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Monday, May 12, 2008

What Happens in Vegas

'What Happens in Vegas Stays in Vegas’ is more than an effective advertising slogan. It is usually the best idea anyone could have when visiting that sandpit of sin in the middle of the Nevada desert. It certainly was for me. I left my starter husband there with his mommy more than 30 years ago and he still is there, now 54, and still living in her garage without a job or even the memories of other relationships to keep his hand company at night. He says I “ruined” him for anyone else. I don’t know whether to be flattered or mortified. I’d like to think it is because after me no one else could measure up. More likely though, after me, he was afraid to venture into the bedroom in less than complete darkness for fear that whoever he was with would burst into fits of raucous laughter. I know it wasn’t a kind thing, My Darlings, but every time I saw him naked I thought about uncooked chicken. Scrawny uncooked chicken. The boy was so white he looked like an interstate map of the Eastern seaboard and his back was pimply enough that I often lay awake at night and stared at it like one of those 3-D paintings, looking for the secret picture within the array of red and white dots. Eventually I found it and I realized his back acne was secretly spelling the words “Get Out” and so I did. Not because he had acne, mind you, that would be shallow. I left him because he was an…, okay, I’ll do like the slogan suggests and let that stay in Vegas (at least for now).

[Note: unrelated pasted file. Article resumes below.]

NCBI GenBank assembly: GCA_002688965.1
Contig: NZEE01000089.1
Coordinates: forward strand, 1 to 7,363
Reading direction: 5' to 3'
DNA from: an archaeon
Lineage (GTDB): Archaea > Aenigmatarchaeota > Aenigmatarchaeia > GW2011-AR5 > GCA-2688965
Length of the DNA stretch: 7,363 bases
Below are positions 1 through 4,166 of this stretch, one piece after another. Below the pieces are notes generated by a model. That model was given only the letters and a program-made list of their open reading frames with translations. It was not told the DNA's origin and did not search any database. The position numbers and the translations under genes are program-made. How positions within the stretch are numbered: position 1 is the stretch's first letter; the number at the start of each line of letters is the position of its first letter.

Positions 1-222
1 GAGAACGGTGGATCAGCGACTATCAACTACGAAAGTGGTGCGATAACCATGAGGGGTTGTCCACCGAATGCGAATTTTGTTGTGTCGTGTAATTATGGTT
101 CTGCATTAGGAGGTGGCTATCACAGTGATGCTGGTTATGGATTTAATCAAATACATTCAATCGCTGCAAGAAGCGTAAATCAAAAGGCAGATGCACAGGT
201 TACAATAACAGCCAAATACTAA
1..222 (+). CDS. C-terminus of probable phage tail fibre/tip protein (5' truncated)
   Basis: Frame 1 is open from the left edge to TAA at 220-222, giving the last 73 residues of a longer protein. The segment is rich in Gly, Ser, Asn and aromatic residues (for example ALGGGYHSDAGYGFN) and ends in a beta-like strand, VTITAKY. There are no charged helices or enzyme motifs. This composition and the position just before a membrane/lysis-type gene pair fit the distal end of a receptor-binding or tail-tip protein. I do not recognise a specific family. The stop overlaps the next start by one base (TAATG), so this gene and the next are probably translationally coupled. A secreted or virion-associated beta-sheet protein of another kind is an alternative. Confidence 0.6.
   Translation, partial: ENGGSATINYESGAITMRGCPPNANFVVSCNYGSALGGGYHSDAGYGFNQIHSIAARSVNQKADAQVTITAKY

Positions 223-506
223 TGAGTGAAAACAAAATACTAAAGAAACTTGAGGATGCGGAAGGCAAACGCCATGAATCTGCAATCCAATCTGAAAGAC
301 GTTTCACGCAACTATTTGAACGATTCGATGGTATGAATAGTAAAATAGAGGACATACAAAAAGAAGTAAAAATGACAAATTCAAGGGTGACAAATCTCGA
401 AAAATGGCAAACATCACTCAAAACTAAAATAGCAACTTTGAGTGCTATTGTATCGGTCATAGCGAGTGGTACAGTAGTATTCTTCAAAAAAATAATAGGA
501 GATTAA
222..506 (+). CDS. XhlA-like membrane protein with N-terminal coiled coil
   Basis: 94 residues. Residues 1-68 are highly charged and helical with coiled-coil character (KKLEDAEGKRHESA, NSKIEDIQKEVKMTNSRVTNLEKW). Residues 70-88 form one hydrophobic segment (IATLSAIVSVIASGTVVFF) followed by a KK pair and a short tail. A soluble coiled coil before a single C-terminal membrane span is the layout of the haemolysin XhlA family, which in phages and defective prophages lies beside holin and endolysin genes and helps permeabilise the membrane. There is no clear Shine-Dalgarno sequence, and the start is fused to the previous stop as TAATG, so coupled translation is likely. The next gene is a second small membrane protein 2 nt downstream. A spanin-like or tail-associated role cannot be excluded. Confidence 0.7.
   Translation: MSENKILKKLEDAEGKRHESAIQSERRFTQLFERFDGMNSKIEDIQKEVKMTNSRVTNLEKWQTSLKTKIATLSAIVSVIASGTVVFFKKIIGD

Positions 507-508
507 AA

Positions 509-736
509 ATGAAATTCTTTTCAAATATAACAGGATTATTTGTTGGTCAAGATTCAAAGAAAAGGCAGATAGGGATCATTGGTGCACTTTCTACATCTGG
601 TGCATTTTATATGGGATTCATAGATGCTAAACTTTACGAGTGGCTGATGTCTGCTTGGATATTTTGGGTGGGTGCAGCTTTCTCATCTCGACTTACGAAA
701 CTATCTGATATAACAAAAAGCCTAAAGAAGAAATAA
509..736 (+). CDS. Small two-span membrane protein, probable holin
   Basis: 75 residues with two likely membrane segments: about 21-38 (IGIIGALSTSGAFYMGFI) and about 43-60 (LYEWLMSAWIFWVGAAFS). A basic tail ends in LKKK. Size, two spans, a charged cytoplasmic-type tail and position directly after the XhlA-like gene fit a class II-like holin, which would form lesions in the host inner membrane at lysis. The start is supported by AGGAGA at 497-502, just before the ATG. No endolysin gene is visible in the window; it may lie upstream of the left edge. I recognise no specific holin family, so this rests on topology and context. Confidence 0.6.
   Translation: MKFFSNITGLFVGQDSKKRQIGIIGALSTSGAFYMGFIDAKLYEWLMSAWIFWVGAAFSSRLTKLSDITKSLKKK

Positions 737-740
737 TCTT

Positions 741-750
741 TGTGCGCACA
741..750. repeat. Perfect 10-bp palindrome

Still, every time I see a movie or television show that features Las Vegas I am reminded of the dubious mistake I made back in college and I want to grab naïve young women I see, complete strangers on the street, and warn them not to throw away their early 20s on some complete nozzle just because they’re impressed by some guy’s… well, nozzle. Do they listen? Of course not. It’s just a fact of life that we all have to make our own mistakes and live with them. Just ask Joy McNally and Jack Fuller of the movie What happens in Vegas.

Joy McNally (Cameron Diaz; The Holiday) is a good example of someone living life almost on he
r terms. She has a great job working in the NY stock exchange, is hard-working, well-respected, fiercely dedicated to achieving a promotion and becoming even more successful in her career. She is also happy with the life she has carved out at home with her boyfriend Mason (Jason Sudeikis; tv’s “Saturday Night Live"), and is looking forward to their eventual wedding, at least she was until he takes the wind out of her surprise birthday party for him by announcing to her (and a few dozen hidden guests) that he is dumping her instead of proposing to her. Yeah, that can be embarrassing. So what better excuse than to take her best pal, Tipper (Lake Bell; Over Her Dead Body), and head to Vegas to drown her sorrows in booze and debauchery?

Meanwhile, across the bridge in Brooklyn, Jack Fuller (Ashton Kutcher; The Guardian) is having problems of his own. He’s been allegedly working for his father (Treat Williams; The Hideout) for years in the furniture building business, but even Jack, Sr. has his limits. Since Jack, Jr. never seems to be able to commit to anything, not even finishing a simple job at the factory, his Dad gives him the boot for good, meaning he’s is broke and with no prospects. So what does Jack do but go off with his best pal and wingman, Hater (Rob Corddry; Harold & Kumar Escape from Guantanamo Bay) to ~ you guessed it ~ Vegas.